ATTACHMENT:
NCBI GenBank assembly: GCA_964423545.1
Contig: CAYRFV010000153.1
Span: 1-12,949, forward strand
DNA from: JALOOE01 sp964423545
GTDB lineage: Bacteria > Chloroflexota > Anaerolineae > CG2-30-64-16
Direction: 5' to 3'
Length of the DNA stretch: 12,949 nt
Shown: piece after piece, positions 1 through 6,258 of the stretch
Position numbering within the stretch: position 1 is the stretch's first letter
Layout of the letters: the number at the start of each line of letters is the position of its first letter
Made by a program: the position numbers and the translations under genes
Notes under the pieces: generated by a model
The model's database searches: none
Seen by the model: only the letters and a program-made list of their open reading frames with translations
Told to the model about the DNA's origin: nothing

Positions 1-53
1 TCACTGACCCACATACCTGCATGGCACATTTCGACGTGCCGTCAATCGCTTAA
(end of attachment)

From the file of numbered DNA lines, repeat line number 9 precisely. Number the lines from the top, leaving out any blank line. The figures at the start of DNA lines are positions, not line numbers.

Position numbering within the stretch: position 1 is the stretch's first letter